In the late 1940s, young Bedouin goatherds discovered a cave in the Judean Desert, bored like the path of a giant termite into the hillside. Within the cave the teenagers found something puzzling: ancient jars in rows. The jars held the first of the parchments that would come to be known as the Dead Sea Scrolls. The scrolls’ discovery kicked off a search that lasted for nearly a decade. By 1956, archaeologists and Bedouin explorers reported finding 11 such caverns, all to the northwest of the Dead Sea near the region of Qumran.
On Wednesday, Israeli and U.S. archaeologists announced they had found compelling evidence for a 12th Dead Sea Scroll cave.
Mostly written in Hebrew, though a few were in Aramaic and Greek, the scrolls’ text dated back roughly 2,000 years. Best estimates suggest that the authors inscribed their words at various points between the early 1st century BC and 70 AD, known as the Second Temple Period. A postage-sized scrap of the scrolls — and most were found in such small fractures — can fetch a huge sum at auction.
But scholars of antiquity would argue that the information held within the scrolls, the psalms and religious texts from 2,000 years ago, is priceless. These scrolls, which include sections of the Hebrew Bible and the earliest known version of the Ten Commandments, have been hailed as one of the greatest archaeological finds of the 20th century.
The search still continues, decades later. “It is the first time 60 years we have the first evidence of a new scroll cave,” Oren Gutfeld, a researcher at Hebrew University of Jerusalem’s Institute of Archaeology, said Thursday morning. “We knew about 11 caves, and now we have 12.”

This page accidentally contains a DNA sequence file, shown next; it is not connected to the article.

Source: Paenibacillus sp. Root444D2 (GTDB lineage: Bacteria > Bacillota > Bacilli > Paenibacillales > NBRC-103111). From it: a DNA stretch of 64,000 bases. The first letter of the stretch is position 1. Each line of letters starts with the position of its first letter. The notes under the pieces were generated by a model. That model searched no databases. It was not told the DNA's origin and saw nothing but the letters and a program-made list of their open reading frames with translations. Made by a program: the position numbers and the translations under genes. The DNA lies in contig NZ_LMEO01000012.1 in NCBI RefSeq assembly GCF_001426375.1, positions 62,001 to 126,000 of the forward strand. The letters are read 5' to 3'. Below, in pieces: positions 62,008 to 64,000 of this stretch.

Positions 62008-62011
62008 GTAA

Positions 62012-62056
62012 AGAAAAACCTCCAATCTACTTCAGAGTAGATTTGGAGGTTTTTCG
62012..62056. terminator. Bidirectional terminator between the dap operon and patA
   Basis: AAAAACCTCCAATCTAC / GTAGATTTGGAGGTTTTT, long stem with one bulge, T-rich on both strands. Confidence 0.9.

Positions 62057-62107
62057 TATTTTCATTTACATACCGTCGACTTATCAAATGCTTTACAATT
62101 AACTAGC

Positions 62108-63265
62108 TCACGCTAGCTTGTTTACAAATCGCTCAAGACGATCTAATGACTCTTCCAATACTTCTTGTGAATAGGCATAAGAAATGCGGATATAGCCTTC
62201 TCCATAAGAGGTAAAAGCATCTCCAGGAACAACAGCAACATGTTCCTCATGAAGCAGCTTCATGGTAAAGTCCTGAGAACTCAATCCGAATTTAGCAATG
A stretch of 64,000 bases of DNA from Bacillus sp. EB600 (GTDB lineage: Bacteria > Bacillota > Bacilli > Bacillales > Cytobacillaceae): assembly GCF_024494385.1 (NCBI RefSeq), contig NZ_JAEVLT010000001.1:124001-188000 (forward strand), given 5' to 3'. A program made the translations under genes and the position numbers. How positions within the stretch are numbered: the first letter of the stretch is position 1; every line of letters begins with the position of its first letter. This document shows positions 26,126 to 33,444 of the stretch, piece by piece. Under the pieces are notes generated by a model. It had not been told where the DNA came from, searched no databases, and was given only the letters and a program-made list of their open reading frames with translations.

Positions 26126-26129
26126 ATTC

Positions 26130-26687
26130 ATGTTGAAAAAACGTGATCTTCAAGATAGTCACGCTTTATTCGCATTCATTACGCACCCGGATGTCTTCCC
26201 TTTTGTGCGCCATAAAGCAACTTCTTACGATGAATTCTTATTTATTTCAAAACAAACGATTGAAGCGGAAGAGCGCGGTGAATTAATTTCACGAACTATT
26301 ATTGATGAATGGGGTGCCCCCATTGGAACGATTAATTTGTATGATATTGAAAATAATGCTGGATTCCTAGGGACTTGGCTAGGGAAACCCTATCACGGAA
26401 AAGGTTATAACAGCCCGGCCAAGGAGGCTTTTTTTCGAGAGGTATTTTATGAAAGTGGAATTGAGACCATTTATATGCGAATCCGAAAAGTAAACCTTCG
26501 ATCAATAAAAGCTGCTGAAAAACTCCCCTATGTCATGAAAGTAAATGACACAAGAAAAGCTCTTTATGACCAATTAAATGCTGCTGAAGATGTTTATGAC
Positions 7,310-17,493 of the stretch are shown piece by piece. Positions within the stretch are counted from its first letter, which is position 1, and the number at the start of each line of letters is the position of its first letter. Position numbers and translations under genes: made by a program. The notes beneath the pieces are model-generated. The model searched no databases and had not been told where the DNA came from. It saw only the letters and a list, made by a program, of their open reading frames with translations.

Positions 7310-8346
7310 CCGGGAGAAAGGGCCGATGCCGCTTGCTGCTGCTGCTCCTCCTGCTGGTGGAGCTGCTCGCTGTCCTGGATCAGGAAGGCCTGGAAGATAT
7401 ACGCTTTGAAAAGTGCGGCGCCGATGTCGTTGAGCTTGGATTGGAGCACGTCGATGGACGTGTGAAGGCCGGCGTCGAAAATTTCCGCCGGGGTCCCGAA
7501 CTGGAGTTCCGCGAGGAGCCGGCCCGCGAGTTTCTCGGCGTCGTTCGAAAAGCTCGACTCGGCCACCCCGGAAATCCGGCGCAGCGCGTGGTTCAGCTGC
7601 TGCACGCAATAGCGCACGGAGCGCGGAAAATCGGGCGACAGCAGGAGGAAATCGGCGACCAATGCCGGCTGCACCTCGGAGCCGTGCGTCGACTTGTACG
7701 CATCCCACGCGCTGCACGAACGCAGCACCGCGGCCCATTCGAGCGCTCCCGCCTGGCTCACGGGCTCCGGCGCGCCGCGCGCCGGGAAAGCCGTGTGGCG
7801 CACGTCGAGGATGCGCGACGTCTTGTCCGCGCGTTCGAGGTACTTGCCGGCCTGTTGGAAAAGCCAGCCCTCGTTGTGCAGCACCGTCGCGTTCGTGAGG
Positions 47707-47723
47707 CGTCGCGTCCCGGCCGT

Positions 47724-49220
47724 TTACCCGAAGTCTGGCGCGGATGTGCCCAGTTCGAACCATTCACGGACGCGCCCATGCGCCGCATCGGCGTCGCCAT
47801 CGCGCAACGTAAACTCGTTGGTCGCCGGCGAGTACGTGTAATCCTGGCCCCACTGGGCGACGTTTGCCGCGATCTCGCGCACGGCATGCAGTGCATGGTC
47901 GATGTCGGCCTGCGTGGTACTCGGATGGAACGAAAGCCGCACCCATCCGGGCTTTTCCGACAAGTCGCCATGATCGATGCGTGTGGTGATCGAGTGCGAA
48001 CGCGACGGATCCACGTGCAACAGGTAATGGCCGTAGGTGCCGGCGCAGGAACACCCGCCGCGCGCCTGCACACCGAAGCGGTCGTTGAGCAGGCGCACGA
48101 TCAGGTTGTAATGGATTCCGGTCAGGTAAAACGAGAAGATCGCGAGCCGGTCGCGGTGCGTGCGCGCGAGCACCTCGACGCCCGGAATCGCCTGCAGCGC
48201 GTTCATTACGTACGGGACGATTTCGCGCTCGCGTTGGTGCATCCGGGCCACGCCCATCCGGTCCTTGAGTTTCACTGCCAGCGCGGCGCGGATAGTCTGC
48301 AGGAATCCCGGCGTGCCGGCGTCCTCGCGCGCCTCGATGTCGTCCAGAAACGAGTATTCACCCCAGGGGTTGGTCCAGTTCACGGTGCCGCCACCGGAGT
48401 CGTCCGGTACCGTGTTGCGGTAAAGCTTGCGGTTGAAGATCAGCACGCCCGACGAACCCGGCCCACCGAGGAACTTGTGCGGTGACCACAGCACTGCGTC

The cave had been mapped as part of a cursory survey in 1992. But the new evidence comes from a more thorough excavation. Gutfeld and his colleagues at the Hebrew University, along with a team led by archaeologist Randall Price, from Virginia’s Liberty University, found the cave as part of an ongoing “Operation Scroll.” Star Tribune file Scientists knew of 11 caverns that held fragments of the Dead Sea Scrolls, such as above. “Now we have 12,” a researcher said.
There was no new Dead Sea Scroll to add to the record. Thieves had beaten the archaeologists by 60 years.
But the paraphernalia included smashed and emptied jars, as well as a leather strap of the type that would have bound a scroll together. A telltale pair of iron pickax heads, of the type used by Bedouin looters, was found next to a smashed jar.
“Thank God they took only the scrolls,” Gutfeld said. “They left behind all the evidence that the scrolls were there.”
Though it had been plundered, the cave still had stories to tell. Gutfeld said the cave contained ancient arrowheads, flint knives and a seal made from a carved semiprecious stone called carnelian. These artifacts predated the scroll’s Second Temple Period; humans must have used the caves for at least 10,000 years, the archaeologist said, going back to the 8th or 9th millennium BC.
“Operation Scroll” will continue to the desert northwest of the Dead Sea, in the hopes that the rough hills might hold additional precious antiquities. The effort will last for about another three years, Gutfeld said, exploring some 300 caves.
The archaeologists cannot afford to tarry. “We are in a race against time as antiquities thieves steal heritage assets worldwide for financial gain,” said Israel Hasson, Director-General of the Israel Antiquities Authority. “Finds of huge importance are still waiting to be discovered.”
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